She took exception, she said, to something I had written about political art. I had said that bad political art came as much from the Christian right as from the Marxist left. 

She got me to admit that I had been using hasty polemicist’s shorthand when indicting the Christian right. And she’s correct. For one thing, I’m hard pressed to name any art at all currently made by the religious right. They don’t make art, they criticize it. It is the conservative’s impotence that he can only react, never create. 

For another thing, the Christian right seems to me less a religious than a political faction. The items on its agenda are not notably Christian — at least not from the Christ who advocated poverty and humility — but rather free-market and male-dominated conservatism wearing the imprimatur of authority — a kind of soup made up of half-baked doctrine floating in a broth of testosterone. 

So, it wasn’t Christianity at all that I was indicting, and I should have left the term out of the story. I have no quarrel with Christians. 

Yet, there is something about a certain persuasion of Christian that worries me. And that thing that worries me is the same thing that worries many of us about the Muslim fundamentalism that bombs airplanes or the Hindu fundamentalism that killed Mohandas Gandhi. 

Because it isn’t really Christians who scare me, it is believers. 

I have always made a distinction between faith and belief. Faith is a comfort, and it is a willingness to let pass from one’s heart the angst, rancor and jealousy and recognize that there is something greater in the universe. And further, you are willing to give up control to something greater. 

In some ways, this is only common sense. 

The power you think you have is only illusory in the first place. You cannot control whether you will die, for instance, or whether you will go bald. That is the kind of power you must be willing to give over to the universe that gave you birth. It doesn’t much matter if you name that power Jehovah, Allah or the Void. On this point, the atheist and the Christian can come together. 

Belief, on the other hand, requires an agenda, a dogma, a list of specific things you must accept as ultimately true. Faith is generalized, belief is specific. 

And it is those specifics that have caused all the trouble. 

For human beings are willing to believe the most astonishing things. And what is worse, they are willing to act on them and impose them on their neighbor. It matters not whether you are Savonarola or Madalyn Murray O’Hair. 

Belief is the very devil. It is not a willingness to recognize one’s ultimate powerlessness in a universe that is an overwhelming mystery; it is rather the arrogant assertion that there is only one right way and what is more, you know that right way and everyone else had better start wearing your uniform and marching in step. 

What I should have written, if I had had the time and space, is that the root of evil is certainty. If there is a Satan, he is certainty. 

Certainty gave us Torquemada and the Spanish Inquisition.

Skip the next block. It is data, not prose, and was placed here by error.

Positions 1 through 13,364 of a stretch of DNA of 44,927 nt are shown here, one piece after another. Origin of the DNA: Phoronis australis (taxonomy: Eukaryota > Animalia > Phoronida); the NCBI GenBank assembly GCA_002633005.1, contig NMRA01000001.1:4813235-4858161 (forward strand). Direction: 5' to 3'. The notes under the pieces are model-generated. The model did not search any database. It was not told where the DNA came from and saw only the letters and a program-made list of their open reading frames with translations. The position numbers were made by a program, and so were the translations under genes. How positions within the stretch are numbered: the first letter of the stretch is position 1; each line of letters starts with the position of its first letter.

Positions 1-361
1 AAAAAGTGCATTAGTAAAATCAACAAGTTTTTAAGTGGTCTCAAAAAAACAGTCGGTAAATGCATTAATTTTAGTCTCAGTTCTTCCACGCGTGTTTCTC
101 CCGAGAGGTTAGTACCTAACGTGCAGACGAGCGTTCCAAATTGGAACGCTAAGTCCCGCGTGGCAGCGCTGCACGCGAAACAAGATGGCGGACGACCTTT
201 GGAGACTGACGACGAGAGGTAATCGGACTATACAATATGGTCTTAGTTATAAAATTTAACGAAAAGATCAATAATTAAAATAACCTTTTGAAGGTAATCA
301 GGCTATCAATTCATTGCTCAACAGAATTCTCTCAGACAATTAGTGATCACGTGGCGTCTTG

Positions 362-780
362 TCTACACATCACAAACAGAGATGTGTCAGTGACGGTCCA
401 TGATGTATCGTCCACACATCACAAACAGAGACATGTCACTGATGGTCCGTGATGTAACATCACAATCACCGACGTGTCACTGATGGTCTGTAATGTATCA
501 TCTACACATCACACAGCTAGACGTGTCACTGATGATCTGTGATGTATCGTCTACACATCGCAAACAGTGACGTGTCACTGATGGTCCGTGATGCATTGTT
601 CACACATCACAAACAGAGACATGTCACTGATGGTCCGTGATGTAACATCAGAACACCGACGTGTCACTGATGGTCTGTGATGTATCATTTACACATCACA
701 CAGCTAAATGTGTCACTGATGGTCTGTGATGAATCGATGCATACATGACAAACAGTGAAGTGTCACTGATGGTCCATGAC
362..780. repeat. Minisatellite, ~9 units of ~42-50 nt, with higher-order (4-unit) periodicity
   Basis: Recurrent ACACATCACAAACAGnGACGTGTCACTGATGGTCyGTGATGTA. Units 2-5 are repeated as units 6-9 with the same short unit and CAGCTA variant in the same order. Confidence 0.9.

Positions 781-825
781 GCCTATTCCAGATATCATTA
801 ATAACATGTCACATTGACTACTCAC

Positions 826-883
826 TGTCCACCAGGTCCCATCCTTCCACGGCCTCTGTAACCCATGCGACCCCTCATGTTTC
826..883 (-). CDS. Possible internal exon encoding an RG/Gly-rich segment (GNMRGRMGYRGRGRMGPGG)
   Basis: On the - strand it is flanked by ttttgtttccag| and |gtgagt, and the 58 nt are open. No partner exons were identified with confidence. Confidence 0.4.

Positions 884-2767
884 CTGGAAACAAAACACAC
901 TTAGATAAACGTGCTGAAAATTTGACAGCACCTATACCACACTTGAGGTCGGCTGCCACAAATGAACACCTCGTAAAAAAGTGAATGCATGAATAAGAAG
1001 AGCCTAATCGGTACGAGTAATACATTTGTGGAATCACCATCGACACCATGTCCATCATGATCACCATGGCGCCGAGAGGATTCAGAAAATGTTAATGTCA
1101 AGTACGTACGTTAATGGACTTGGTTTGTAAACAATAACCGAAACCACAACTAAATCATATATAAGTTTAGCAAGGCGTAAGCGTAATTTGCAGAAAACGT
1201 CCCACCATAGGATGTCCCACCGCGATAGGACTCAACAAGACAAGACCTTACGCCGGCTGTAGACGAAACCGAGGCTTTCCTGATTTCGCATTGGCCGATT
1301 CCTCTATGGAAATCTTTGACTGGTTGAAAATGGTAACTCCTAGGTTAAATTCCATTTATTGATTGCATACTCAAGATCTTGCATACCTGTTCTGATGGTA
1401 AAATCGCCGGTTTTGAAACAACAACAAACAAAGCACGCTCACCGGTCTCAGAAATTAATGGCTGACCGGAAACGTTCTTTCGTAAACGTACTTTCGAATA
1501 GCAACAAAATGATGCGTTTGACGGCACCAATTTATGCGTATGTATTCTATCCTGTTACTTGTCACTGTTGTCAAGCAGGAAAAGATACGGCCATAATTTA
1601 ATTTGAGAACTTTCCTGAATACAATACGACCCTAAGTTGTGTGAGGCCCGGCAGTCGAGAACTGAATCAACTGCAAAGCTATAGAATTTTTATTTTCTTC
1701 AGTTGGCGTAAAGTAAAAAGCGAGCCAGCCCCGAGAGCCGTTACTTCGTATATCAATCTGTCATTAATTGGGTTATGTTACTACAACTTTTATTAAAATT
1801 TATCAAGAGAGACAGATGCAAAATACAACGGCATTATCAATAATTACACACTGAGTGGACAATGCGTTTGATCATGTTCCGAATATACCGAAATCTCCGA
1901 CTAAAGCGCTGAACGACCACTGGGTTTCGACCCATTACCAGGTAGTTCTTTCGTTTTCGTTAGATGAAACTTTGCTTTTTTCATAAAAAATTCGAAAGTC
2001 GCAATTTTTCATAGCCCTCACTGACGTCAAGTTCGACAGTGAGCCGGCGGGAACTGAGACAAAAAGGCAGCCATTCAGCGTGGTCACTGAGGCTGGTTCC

The wheel of the inquisition

It gave us Hitler, gave us Pol Pot. Certainty justified slavery and permitted white Americans to believe that the only good Indian was a dead Indian. 

Certainty destroyed the temples of Tibet and the churches of Moscow. 

We live in a world beset with certainty. It killed Serbs and Croats, Turks and Greeks, Tamil and Hindu. It kills abortion clinic doctors and it kills Oklahoma City government workers and Boston marathoners. 

When people die because someone believes an income tax is unconstitutional, you know something is desperately wrong somewhere. 

The bottom line is: There is a world of difference between being willing to die for your beliefs and being willing to kill for them. 

I am reminded of a chapter in a book by the late Jacob Bronowski, who wrote in his Ascent of Man about the difference between knowledge and certainty. 

jacob bronowski-bbc

After a clear-minded explanation of the uncertainty principle of physicist Werner Heisenberg, Bronowski brings the reader to Auschwitz and shows us a lake bottom — muddy with the ashes of those killed there. 

Heisenberg formulated a theory that explained why if you can measure how fast an electron is traveling, you cannot measure where it is, and if you measure its location, you can no longer measure its speed. It is an expression of the ultimate ambiguity of knowledge. In science, all conclusions are provisional. 

Bronowski extrapolates that it is not just electrons for which that is true, but for all knowledge. Uncertainty breeds humility. Certainty breeds arrogance. 

We shouldn’t need Heisenberg to tell us that all knowledge is uncertain. 

uncertainty formula

”Look for yourself,” he writes. ”This is the concentration camp and crematorium at Auschwitz. This is where people were turned into numbers. Into this pond were flushed the ashes of some four million people. And that was not done by gas. It was done by arrogance. It was done by dogma. It was done by ignorance. When people believe that they have absolute knowledge, with no test in reality, this is how they behave.”